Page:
Indian troops kill 4 Kashmir rebels, sparking new clashes

SRINAGAR, India (AP) — Anti-India protesters clashed with Indian government forces near a village in Kashmir where four rebels were killed in a gunbattle, as assailants fatally shot a village official elsewhere in the disputed region, officials said Monday.

Earlier Monday, Indian soldiers laid a siege around a village in Kashmir’s southern Shopian area on a tip that militants were hiding there, said Col. Rajesh Kalia, an army spokesman.

As the soldiers launched search operations, soldiers and militants exchanged gunfire, Kalia said. He said four rebels were killed. Police said three soldiers were wounded.

As the fighting raged, hundreds of people marched near the site in solidarity with the rebels and chanted slogans seeking an end to Indian rule over the region. Government forces fired shotgun pellets and tear gas at the stone-throwing protesters.

No casualties were immediately reported in those clashes.

The gunbattle came hours after Indian troops killed five militants in the same area, also triggering fierce clashes with villagers.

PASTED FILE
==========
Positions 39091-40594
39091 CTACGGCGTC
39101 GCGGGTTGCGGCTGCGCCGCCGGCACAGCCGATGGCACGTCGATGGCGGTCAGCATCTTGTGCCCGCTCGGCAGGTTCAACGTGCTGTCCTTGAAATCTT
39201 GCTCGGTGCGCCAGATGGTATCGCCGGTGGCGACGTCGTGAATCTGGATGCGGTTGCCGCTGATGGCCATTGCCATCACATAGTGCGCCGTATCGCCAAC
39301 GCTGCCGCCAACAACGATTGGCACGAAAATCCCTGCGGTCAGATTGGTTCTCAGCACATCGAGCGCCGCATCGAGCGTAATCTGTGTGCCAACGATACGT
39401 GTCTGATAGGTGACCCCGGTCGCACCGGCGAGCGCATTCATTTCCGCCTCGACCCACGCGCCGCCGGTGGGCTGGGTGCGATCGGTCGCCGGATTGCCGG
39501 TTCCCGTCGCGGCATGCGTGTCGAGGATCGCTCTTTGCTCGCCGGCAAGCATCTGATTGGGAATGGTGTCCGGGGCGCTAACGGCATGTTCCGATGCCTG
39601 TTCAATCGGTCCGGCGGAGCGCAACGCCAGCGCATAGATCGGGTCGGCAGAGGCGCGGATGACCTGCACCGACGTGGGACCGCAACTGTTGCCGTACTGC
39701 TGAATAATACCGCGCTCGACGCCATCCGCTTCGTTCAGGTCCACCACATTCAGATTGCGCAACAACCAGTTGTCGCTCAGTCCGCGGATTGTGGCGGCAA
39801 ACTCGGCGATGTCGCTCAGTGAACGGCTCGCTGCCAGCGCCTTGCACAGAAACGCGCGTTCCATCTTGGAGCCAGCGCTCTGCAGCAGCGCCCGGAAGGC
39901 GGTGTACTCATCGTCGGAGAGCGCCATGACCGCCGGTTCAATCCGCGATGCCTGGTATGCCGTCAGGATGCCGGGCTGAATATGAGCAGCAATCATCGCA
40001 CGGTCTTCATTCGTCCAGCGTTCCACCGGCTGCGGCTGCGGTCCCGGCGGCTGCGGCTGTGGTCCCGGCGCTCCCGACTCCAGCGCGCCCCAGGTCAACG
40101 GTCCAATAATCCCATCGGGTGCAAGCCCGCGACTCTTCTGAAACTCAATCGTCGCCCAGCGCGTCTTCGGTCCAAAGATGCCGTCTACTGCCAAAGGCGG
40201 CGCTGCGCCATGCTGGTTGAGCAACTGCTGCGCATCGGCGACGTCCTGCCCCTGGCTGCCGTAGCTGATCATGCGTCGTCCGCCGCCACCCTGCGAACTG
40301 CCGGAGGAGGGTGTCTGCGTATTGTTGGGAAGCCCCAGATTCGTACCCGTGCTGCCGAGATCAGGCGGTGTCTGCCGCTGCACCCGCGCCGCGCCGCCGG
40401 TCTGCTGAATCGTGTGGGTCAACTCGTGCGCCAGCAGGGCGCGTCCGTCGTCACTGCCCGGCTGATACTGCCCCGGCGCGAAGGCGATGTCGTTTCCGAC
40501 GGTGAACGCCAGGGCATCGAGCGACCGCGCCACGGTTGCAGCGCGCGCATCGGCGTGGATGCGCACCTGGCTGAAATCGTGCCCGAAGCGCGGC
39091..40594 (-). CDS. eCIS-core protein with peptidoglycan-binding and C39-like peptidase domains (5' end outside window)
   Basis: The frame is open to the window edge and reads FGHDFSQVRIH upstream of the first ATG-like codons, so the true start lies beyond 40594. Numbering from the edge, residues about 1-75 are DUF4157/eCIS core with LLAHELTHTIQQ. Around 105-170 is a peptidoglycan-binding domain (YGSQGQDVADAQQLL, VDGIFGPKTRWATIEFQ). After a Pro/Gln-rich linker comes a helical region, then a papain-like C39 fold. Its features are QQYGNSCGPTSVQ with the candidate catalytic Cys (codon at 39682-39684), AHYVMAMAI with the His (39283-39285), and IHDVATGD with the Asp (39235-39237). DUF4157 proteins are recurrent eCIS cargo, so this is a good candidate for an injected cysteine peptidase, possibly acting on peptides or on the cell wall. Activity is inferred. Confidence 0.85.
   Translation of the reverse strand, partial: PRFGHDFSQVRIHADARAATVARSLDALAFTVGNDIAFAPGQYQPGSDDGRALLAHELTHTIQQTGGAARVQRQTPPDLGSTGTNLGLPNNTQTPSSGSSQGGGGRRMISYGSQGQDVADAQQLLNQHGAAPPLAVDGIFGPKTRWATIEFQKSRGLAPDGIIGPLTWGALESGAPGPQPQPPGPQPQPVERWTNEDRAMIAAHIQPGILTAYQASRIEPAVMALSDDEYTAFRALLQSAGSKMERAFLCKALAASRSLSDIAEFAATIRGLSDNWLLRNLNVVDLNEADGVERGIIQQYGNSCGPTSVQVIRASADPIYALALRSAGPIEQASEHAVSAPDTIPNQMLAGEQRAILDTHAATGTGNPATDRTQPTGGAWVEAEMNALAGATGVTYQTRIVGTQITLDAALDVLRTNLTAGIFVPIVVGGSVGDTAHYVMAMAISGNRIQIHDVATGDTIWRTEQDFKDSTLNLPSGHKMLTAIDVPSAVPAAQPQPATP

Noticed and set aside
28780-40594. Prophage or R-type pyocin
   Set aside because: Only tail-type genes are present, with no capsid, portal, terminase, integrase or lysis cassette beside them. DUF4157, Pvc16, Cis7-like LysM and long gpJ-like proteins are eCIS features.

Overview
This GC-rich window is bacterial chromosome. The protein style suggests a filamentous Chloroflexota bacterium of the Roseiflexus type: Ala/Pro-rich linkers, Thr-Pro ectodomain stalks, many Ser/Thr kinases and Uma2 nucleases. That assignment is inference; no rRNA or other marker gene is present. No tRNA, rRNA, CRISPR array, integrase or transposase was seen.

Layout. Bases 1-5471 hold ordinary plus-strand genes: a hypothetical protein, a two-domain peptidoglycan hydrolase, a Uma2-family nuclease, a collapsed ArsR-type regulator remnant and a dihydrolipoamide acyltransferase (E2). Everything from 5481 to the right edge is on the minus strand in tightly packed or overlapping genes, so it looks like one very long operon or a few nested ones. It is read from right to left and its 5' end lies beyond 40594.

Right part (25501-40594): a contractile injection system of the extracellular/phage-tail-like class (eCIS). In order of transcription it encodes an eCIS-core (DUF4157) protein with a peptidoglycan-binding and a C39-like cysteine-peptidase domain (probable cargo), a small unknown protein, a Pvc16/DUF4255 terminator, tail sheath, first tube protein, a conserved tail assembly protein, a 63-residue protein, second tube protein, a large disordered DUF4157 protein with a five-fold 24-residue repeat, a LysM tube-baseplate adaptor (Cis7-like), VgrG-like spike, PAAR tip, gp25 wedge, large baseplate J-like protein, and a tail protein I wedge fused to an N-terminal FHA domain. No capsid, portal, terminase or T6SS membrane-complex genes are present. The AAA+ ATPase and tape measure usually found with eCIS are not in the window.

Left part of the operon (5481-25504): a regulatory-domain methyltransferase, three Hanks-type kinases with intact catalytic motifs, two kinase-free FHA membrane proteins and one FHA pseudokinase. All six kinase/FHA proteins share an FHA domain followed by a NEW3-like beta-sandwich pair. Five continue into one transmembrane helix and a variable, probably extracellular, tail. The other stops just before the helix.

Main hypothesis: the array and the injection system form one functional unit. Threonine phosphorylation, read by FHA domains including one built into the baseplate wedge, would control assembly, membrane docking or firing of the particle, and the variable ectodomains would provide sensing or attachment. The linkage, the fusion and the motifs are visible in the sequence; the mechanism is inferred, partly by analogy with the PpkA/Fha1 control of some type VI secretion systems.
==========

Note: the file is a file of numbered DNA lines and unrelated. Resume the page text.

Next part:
Later Monday, assailants fatally shot an elected village official in the outskirts of southern Anantnag, police said. The slain person was a member of India’s opposition Congress party and was a minority Kashmiri Hindu, called Pandits. Most citizens of Kashmir are Muslims.

Police called it a “terror crime” and blamed militants for the killing, the second of a non-combatant in three days in the region.

Violence has escalated in Kashmir in recent months as India has stepped up its counterinsurgency operations. Militants have also continued their attacks on government forces and alleged informants.

More than two dozen militants and about a dozen Indian troops were killed in April, the most in any month since last August, when India revoked the region’s semi-autonomous status and statehood and imposed direct federal rule.

There also has been almost daily fighting over the last several months along the rugged and mountainous frontier that divides Kashmir between India and Pakistan.

India and Pakistan both claim the territory in its entirety. Most Kashmiris support the rebel goal of uniting the territory, either under Pakistani rule or as an independent country.

India accuses Pakistan of arming and training the anti-India rebels. Pakistan denies this, saying it offers only moral and diplomatic support to the militants and to Kashmiris who oppose Indian rule.

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